Administration in the SharePoint 2013 Environment

By Ken Withee

SharePoint is a very complex product. In addition to the users of SharePoint, a complete infrastructure also makes up a SharePoint environment. If you use SharePoint Online, then Microsoft handles most of the infrastructure (your organization is still responsible for its own Internet access). If you use SharePoint on your own premise, then there is a small army of administrator roles that need to be considered.

In addition to site (and site collection) administration, there are also SharePoint farm administrators. A farm administrator takes care of all the settings for the entire SharePoint farm. A farm is made up of multiple web applications that can each contain multiple site collections. Depending on the size of your organization, you may have multiple farm administrators.

SharePoint runs on Windows and uses the Microsoft database product SQL Server. These are complicated products in their own right and often have their own administrators. In particular, a database administrator is a very specialized role, and many companies have more than one of them.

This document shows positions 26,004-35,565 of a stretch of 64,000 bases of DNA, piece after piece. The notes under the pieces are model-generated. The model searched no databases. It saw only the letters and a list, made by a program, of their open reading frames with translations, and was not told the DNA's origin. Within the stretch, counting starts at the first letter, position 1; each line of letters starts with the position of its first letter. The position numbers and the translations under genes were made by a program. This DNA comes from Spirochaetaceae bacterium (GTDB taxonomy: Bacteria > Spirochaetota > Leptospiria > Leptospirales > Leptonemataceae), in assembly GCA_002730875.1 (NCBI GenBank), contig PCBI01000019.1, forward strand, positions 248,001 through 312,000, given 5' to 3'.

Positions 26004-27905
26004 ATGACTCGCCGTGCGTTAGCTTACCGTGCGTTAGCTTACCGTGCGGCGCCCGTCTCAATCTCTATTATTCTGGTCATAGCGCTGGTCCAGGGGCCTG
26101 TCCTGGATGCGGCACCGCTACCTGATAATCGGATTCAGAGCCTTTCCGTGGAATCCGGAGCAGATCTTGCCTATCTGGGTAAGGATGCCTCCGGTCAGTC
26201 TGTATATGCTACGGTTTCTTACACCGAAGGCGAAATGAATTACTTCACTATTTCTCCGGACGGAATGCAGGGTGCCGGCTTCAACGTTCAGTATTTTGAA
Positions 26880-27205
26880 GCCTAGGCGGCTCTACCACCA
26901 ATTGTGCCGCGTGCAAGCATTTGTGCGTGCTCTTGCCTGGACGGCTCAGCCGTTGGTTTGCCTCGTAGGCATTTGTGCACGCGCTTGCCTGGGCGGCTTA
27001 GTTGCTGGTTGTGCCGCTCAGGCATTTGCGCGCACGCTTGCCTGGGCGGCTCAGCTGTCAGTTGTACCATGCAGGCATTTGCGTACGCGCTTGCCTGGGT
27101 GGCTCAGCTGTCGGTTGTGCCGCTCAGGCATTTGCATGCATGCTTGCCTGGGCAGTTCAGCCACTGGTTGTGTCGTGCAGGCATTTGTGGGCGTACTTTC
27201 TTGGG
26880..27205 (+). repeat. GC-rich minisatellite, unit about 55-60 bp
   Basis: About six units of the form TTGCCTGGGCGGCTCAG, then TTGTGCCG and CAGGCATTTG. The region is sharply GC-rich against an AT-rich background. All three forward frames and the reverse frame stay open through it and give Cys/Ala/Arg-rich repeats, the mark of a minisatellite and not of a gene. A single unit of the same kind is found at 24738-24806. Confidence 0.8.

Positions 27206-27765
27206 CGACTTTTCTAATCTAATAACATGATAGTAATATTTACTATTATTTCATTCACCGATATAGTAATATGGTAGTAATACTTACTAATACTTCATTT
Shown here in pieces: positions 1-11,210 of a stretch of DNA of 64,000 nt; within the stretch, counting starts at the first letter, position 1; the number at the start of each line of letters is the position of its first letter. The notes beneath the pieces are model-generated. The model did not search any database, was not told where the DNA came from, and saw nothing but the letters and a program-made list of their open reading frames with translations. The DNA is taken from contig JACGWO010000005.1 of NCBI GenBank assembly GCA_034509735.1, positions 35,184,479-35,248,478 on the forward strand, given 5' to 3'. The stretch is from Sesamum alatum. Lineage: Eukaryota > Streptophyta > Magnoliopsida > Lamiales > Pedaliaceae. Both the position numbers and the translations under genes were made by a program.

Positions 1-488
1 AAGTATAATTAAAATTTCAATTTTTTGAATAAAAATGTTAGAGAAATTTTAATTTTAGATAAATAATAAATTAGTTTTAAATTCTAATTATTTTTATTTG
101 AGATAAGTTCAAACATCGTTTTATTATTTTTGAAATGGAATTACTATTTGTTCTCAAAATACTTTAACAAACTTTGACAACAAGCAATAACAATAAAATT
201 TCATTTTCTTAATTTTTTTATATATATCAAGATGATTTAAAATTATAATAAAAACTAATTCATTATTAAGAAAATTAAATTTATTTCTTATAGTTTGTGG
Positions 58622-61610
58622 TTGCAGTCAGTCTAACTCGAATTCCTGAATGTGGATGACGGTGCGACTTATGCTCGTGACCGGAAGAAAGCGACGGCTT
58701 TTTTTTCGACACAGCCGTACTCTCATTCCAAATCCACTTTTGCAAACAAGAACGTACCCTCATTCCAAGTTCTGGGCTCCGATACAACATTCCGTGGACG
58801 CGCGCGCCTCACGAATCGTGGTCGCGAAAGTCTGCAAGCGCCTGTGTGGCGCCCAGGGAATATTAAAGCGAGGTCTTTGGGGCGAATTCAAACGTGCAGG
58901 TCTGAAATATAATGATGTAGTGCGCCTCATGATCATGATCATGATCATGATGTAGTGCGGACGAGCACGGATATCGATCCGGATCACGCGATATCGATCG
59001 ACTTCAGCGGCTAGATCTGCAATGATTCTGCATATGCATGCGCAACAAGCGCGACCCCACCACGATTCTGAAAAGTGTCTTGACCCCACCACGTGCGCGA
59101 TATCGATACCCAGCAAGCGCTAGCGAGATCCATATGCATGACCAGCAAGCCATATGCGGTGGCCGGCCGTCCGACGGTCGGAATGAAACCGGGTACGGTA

SharePoint environments are often made up of multiple servers. And then you have all the users that each have a device that needs to connect to these servers. To make all the communication happen, you need network administrators. Network administrators live in a completely separate world from the rest of the administrators and focus on the wires (and wireless), switches, hubs, and routers that connect all the devices together.

A lot of administrators make up a SharePoint environment. Organizing them all and making everything work properly is one of the reasons SharePoint is considered enterprise-class software.

Using SharePoint on your premise gives you more control over the environment, but using SharePoint Online offers a cost-effective alternative, and SharePoint Online is often the only real choice for small- to medium-sized organizations.